If there’s one thing Yance Ford wants the audience to take away from his deeply personal documentary, “Strong Island,” it’s that black lives are in danger in America. His film, which opened the International Documentary Association’s 2017 Documentary Screening series on Wednesday night, tells the story of his unarmed brother’s murder 25 years ago, the lack of prosecution of his killer, and the destructive effect it had on his family in the years following.
In a Q&A following “Strong Island’s” IDA screening, Ford addressed the reaction he hopes audiences will have when they watch his film.
“I hope that audiences understand that there is a precariousness to black lives in this country that we need to address, that there has always been a precariousness to black lives in this country that we need to address,” he said. “In fact, our country is built on the precariousness of black lives, the disposability of black lives.”
Citing the Marshall Project, which studied 400,000 homicides committed by civilians from 2980 to 2014 and concluded that one out of six killings of a black man by a white person will be ruled justifiable (as opposed to the fewer than 2 percent of homicides overall considered justifiable by police), Ford noted that both his grandfather, who died in a segregated hospital waiting room while suffering an asthma attack, and his brother were both victims of racism in America.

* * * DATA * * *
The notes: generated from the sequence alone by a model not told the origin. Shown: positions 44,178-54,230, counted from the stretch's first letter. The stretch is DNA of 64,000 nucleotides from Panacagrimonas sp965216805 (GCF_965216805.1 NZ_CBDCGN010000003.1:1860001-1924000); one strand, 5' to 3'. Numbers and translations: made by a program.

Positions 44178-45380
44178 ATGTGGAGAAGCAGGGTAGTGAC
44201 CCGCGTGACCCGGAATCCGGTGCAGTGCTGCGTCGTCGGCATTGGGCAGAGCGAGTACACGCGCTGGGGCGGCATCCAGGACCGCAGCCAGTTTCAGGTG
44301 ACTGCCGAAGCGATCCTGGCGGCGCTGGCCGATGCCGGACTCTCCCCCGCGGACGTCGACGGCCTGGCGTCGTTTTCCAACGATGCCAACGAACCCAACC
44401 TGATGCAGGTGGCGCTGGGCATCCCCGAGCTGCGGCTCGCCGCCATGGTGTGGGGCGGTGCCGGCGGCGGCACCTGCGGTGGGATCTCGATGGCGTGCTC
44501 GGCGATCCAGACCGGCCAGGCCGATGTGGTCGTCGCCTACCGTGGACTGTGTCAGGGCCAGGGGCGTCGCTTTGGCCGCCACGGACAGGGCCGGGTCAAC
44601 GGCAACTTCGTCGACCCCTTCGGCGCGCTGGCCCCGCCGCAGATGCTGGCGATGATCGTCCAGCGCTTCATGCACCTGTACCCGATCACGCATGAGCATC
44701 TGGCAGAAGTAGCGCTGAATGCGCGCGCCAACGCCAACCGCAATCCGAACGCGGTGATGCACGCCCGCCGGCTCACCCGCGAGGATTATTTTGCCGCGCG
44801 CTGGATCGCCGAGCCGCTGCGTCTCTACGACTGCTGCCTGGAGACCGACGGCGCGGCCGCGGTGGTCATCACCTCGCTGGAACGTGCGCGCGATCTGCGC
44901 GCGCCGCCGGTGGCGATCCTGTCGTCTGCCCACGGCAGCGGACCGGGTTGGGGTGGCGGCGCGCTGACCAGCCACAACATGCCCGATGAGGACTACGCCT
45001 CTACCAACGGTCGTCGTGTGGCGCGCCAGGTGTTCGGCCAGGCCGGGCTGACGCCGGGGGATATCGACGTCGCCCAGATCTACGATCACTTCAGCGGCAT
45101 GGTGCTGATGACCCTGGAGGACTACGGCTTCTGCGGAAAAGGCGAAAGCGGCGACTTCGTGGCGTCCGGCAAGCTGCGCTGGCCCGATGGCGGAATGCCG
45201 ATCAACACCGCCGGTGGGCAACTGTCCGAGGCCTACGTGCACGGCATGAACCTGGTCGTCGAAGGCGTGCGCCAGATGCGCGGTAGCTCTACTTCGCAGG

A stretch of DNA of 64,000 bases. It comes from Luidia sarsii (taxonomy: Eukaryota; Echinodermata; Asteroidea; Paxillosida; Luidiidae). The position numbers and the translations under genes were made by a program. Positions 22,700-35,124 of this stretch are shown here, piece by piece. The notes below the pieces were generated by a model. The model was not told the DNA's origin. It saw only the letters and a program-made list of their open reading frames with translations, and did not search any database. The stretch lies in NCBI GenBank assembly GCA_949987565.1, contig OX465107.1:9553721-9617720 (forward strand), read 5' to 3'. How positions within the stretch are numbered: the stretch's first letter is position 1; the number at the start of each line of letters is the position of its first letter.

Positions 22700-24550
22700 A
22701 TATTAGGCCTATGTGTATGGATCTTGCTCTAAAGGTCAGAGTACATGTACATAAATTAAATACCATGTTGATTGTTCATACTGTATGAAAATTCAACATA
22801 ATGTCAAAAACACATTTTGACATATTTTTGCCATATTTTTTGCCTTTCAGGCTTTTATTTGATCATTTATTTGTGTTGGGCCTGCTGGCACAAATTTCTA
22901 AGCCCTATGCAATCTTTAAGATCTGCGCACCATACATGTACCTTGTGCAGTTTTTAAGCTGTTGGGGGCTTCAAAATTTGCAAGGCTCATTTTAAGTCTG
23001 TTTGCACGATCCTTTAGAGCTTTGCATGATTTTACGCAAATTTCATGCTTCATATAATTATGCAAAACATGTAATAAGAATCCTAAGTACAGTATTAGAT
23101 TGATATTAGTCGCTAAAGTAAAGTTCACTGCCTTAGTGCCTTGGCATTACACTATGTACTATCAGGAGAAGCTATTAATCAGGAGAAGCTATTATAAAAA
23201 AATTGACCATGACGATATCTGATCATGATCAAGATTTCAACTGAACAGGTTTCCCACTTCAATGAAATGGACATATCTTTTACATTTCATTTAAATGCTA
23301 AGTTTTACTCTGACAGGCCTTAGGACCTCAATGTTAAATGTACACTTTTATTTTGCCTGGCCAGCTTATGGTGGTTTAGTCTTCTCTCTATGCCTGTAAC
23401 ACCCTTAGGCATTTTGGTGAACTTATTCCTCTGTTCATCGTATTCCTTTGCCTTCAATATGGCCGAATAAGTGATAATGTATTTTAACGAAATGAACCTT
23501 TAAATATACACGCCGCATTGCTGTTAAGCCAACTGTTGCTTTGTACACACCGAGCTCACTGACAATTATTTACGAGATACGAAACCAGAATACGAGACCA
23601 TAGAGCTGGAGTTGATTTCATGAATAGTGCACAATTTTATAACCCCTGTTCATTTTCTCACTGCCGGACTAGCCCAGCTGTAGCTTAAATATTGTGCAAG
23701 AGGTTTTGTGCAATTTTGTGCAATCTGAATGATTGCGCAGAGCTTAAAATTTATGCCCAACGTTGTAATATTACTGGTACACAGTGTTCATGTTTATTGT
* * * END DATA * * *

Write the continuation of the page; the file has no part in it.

“I hope that people understand that we have got to stop this insanity, and I hope that people who live through it will get a sense of affirmation that it’s actually not your imagination. You’ve always been right,” he said, adding, “This is what systemic racism looks like. This is what a broken criminal justice system looks like.”
Ford, who worked as a series producer for the PBS showcase POV before stepping behind the camera himself, also opened up about his creative process.
Of finally deciding to turn the lens on his family, he said, “There was a time when the silence became more difficult to bear than the fear of telling the story.”
Both his mother and sister play large roles in the film, but one of them was almost left on the cutting room floor.
“I’m so protective of Lauren,” he said. “I was like, ‘She’s not going to be in the movie.’ She’s been through so much. We’ve all been through so much…I didn’t want to expose my sister to [scrutiny from strangers].”
Ultimately, however, he realized it would be a mistake to leave his sister out of the film. Plus, his sister’s experience, his mother’s experience, and his father’s experience were all so varied.
“The consequences of my brother’s murder expressed themselves differently in all of us,” he said.
“Strong Island,” which won a special jury prize at the 2017 Sundance Film Festival, hit Netflix on Sept. 15.
The IDA Documentary Screening Series brings some of the year’s most acclaimed documentary films to the IDA community and members of industry guilds and organizations. Films selected for the Series receive exclusive access to an audience of tastemakers and doc lovers during the important Awards campaigning season from September through November. For more information about the series, and a complete schedule, visit IDA.
Watch clips from the Q&A below: